"For gay men, it's a little more risky (to come out)," said Pat Griffin, an openly lesbian professor of social justice education at the University of Massachusetts and the author of the book, "Strong Women, Deep Closets: Lesbians and Homophobia in Sport."

"Part of that is that team sports is the last bastion of heterosexuality and male masculinity. For lesbians, there are different issues."

One lesbian athlete on a UCLA club sport agreed with Griffin, indicating that she did not believe homophobia was nearly as prevalent in women's sports as it is in men's athletics. Though she herself has not told any of her teammates that she is a lesbian, she said it is because she prefers to keep her sexual orientation a private matter so it does not distract the team.

"Straight players are not taking their coaches or teammates aside and telling them they are heterosexual," said the athlete, who spoke on a condition of anonymity. "I honestly don't think there should be a difference, and I want to be treated the same."

The athlete, echoing the sentiments of most UCLA female athletes who were interviewed for this article, indicated that openly lesbian athletes are not victimized by homophobia nearly as much as their male counterparts. In fact, none of the lesbian athletes interviewed said they were victims of homophobia – a far cry from the several male athletes who already voiced their concerns.

"If I were to come out, it would not be a big deal, and I would most likely be treated the same," the anonymous lesbian club-sport athlete said.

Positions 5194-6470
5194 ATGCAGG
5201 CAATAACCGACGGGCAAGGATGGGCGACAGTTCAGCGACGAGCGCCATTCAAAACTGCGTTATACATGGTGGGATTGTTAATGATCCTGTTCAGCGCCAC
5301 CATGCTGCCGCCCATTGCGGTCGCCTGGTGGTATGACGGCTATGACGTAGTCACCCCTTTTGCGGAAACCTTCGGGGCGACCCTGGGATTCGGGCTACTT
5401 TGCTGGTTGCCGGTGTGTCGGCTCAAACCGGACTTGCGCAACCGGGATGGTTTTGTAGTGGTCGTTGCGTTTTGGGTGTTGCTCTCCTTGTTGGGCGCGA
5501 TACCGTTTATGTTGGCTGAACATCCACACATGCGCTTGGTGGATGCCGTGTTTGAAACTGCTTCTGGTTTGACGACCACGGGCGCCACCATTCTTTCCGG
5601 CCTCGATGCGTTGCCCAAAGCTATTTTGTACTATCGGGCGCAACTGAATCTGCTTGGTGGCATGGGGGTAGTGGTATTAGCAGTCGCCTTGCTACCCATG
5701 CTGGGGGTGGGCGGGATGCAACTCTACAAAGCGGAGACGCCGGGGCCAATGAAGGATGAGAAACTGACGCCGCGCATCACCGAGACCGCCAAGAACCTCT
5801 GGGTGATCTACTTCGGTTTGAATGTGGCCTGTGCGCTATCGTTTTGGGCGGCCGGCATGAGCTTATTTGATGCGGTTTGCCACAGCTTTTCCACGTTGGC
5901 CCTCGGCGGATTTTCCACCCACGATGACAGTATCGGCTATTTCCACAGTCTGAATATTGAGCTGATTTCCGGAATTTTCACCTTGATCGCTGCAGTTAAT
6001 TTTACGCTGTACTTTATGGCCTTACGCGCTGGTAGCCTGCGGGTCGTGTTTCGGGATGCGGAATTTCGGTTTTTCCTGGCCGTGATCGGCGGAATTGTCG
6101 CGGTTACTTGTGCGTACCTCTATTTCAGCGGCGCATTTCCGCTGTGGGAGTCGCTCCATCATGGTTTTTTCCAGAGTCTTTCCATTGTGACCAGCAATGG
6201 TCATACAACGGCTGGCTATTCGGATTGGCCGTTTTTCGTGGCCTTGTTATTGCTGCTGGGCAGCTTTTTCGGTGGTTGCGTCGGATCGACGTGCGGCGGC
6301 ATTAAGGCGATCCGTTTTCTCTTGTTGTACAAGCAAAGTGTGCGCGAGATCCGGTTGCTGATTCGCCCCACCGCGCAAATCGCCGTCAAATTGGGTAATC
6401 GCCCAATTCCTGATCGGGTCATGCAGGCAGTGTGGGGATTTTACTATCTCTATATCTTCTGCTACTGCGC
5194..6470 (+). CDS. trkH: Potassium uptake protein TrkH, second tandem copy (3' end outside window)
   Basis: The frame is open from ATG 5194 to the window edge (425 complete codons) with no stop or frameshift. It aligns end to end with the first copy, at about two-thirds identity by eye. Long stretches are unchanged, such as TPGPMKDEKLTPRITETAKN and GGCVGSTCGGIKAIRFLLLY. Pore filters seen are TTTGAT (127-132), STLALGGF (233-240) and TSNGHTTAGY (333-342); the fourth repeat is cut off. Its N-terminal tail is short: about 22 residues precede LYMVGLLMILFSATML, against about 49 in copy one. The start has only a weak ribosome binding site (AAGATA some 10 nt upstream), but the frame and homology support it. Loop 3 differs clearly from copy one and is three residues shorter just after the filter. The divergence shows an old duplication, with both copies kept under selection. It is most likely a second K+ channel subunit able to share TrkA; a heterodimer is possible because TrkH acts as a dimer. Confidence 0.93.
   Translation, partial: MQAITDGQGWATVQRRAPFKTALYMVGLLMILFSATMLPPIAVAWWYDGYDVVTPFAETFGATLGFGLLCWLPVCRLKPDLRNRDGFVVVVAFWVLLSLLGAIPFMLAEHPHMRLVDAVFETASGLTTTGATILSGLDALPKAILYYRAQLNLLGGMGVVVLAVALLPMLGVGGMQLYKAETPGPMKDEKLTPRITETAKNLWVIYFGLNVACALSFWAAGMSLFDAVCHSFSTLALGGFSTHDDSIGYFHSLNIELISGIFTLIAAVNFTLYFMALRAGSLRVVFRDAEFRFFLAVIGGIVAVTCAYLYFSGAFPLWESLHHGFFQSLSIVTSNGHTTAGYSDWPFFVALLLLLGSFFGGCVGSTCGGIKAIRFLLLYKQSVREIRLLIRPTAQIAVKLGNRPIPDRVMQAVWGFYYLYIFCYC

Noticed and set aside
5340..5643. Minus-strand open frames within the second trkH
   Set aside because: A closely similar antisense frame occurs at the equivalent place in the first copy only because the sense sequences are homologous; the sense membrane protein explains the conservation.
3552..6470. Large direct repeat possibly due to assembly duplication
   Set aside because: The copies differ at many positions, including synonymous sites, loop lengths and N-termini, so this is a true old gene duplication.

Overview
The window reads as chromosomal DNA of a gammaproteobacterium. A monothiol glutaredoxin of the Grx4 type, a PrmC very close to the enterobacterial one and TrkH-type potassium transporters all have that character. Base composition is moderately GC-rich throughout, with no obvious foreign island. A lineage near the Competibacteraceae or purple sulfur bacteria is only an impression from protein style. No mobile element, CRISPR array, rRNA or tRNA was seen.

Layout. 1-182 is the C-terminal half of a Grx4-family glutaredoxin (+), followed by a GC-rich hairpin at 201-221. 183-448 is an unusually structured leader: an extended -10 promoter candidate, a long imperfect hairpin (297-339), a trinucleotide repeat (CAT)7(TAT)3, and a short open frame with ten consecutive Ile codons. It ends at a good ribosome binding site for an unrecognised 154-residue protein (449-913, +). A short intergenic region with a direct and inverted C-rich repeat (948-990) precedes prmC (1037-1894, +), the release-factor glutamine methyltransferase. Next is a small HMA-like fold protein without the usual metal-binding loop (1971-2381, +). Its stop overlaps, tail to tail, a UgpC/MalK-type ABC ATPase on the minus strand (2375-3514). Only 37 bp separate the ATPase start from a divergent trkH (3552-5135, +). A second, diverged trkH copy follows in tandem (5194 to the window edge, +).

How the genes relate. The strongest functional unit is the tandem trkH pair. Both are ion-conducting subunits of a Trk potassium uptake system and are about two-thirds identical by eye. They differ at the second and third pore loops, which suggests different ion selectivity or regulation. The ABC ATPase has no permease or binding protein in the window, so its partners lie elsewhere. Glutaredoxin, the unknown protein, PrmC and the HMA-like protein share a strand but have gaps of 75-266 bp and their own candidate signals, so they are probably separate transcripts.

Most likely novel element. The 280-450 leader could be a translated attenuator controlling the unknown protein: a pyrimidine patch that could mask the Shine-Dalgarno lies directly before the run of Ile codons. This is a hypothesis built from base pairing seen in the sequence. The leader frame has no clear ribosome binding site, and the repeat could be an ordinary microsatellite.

"I am not really afraid of being ostracized by my teammates. I know that girls (at UCLA) have come out to their teammates or coaches, and it was nice for them to get it off their chests."

An open atmosphere

Lesbian athletes at other schools haven't always enjoyed the support that they seem to receive at UCLA.

At the University of Florida in 2003, former softball player Andrea Zimbardi was allegedly dropped from the team in her senior season because she is a lesbian. More than one decade earlier, Penn State women's basketball coach Rene Portland admitted to having a team rule, banning all lesbians.

But at UCLA, lesbian athletes don't seem to have too many complaints.

"Every girl I know that's a lesbian out on a team has had no issues," said a straight female athlete at UCLA, who wished to remain anonymous.

The athlete said she knew of a varsity team at UCLA with a considerable number of lesbian members, most of whom have come out and none of whom have experienced any problems. The explanation for this, she said, is that women's teams are more tight-knit.

"For girls, we're a family," she said. "We make everyone a birthday cake and take care of one-another when we're sick. Guys teams', it's manifested a bit differently."

Since there is no specific policy related to homophobia at UCLA, the best way to handle issues of sexual orientation is left up to the coaches themselves.

Olivier said she will only intervene if her team comes to her with a problem. UCLA softball coach Sue Enquist said she prefers to stay out of her players' private lives.

"I've instilled a foundation of respect in my team, and I've told everybody to understand the differences they have between each other, whether it be sexual preference, religion or race," Enquist said.

"Hypothetically, if I ever came across a case of homophobia, I'd speak individually to both parties, figure out what the perceptions were, try to come to an understanding, and direct them to the appropriate resources."

With reports from Jeff Eisenberg, Gilbert Quiñonez, Andrew Finley and Seth Fast Glass, Bruin sports senior staff